Frankel 2.1 Problems


If \(\mathbf{v}\) is a vector and \(\alpha\) is a covector, then

\sum a_i^V v_V^i &= \sum_i \left[ \sum_j \frac{\partial x_U^j}{\partial x_V^i}a_j^U \right] \left[ \sum_k \frac{\partial x_V^i}{\partial x_U^k}v_U^k \right] \\
&= \sum_{i,j,k} \frac{\partial x_U^j}{\partial x_V^i} \frac{\partial x_V^i}{\partial x_U^k}a_j^U v_U^k.


$$\frac{\partial x_U^j}{\partial x_V^i} \frac{\partial x_V^i}{\partial x_U^k} = \delta_k^j,$$

we have

$$\sum a_i^V v_V^i = \sum a_i^U v_U^i.$$

If instead we were to look at the sum \(\sum v^i w^i\) where \(\mathbf{w}\) is another vector, then we would get a coordinate dependent result.



Let \(x^1\), \(x^2\), and \(x^3\) be the usual cartesian coordinates in \(\mathbb{R}^3\) and let \(u^1 = r\), \(u^2 = \theta\) (colatitude), and \(u^3 = \phi\) be spherical coordinates.

(i)    The metric tensor for spherical coordinates is defined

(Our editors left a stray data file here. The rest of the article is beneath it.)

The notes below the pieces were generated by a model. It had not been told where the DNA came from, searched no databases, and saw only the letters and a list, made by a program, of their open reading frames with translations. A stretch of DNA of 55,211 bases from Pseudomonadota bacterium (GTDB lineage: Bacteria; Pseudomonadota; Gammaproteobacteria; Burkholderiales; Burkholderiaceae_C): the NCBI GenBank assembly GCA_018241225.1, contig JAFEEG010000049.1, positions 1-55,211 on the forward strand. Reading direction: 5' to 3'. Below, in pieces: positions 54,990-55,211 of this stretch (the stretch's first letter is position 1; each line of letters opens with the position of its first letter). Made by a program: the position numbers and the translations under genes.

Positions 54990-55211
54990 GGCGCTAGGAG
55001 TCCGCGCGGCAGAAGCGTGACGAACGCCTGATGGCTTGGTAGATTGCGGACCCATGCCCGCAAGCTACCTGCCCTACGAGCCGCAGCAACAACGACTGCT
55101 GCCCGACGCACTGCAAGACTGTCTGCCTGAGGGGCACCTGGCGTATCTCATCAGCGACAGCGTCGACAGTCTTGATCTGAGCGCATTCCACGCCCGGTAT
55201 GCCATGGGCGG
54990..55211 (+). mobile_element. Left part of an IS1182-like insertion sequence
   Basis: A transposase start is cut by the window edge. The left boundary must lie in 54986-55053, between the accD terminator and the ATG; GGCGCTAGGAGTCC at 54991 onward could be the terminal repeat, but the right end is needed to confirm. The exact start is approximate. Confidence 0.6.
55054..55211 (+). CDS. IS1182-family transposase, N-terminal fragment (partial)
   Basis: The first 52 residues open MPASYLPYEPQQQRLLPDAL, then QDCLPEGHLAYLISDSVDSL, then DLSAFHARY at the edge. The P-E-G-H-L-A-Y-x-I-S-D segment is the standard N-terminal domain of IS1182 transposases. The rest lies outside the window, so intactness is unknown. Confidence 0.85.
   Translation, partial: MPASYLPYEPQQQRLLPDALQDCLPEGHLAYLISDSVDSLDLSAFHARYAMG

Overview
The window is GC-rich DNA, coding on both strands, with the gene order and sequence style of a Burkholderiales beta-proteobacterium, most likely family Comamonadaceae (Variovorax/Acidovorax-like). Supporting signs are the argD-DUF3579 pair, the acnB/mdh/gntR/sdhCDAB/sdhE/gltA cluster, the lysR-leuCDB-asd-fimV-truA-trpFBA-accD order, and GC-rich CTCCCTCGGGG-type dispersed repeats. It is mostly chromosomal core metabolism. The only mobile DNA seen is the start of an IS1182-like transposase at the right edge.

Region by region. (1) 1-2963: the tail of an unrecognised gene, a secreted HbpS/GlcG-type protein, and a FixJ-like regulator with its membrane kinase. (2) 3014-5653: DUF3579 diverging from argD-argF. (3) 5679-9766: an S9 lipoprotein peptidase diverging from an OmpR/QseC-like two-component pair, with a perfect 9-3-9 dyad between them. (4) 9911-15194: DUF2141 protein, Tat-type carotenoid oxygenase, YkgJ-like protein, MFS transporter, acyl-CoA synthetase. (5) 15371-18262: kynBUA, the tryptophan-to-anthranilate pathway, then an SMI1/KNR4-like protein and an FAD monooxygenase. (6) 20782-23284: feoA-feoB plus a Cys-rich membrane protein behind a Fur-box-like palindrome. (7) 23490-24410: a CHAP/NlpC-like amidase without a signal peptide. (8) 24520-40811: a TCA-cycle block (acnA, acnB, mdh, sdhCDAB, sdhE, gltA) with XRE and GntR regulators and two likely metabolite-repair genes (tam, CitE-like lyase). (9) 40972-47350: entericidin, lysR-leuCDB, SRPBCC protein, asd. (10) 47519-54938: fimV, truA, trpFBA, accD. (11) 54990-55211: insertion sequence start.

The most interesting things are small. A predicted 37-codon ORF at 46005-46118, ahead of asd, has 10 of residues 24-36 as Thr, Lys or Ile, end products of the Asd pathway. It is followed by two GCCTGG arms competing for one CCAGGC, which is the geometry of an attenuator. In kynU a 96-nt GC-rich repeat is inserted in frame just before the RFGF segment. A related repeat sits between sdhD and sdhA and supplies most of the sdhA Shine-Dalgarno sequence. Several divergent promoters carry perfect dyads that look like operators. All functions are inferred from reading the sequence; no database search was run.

$$g_{ij} = \langle \partial_{i}, \partial_{j} \rangle.$$

Since we know \(g_{ij} = \delta_{ij}\) in cartesian coordinates, we can easily get the metric in spherical coordinates by the transformation

$$g_{ij} = \sum_{rs} \frac{\partial x^r}{\partial u^i}\frac{\partial x^s}{\partial u^j}\delta_{rs}.$$

Therefore the metric tensor components are

g_{11} &= 1, \\
g_{22} &= r^2, \\
g_{33} &= 2r^2\cos^2\theta, \\
g_{12} &= g_{21} = 0, \\
g_{13} &= g_{31} = 0, \\
g_{23} &= g_{32} = 0.

(ii)   We can use this to compute the components of the gradient vector \(\nabla f\),

$$(\nabla f)^i = \sum_j g^{ij}\frac{\partial f}{\partial u^j}.$$

So then we have

(\nabla f)^1 &= 1, \\
(\nabla f)^2 &= 1/r^2, \\
(\nabla f)^3 &= 1/2r^2\cos^2\theta.\\

(iii)   The orthogonality of the spherical basis is evident from the diagonality of \(g\), and the non-normality is evident from the diagonal itself. If we rescale the coordinate system we can make it orthonormal. To do this we divide every coordinate vector by its magnitude. This makes the gradient 

$$\nabla f = \frac{\partial f}{\partial r} + \frac{1}{r}\frac{\partial f}{\partial \theta} + \frac{1}{2r\cos\theta}\frac{\partial f}{\partial \phi}.$$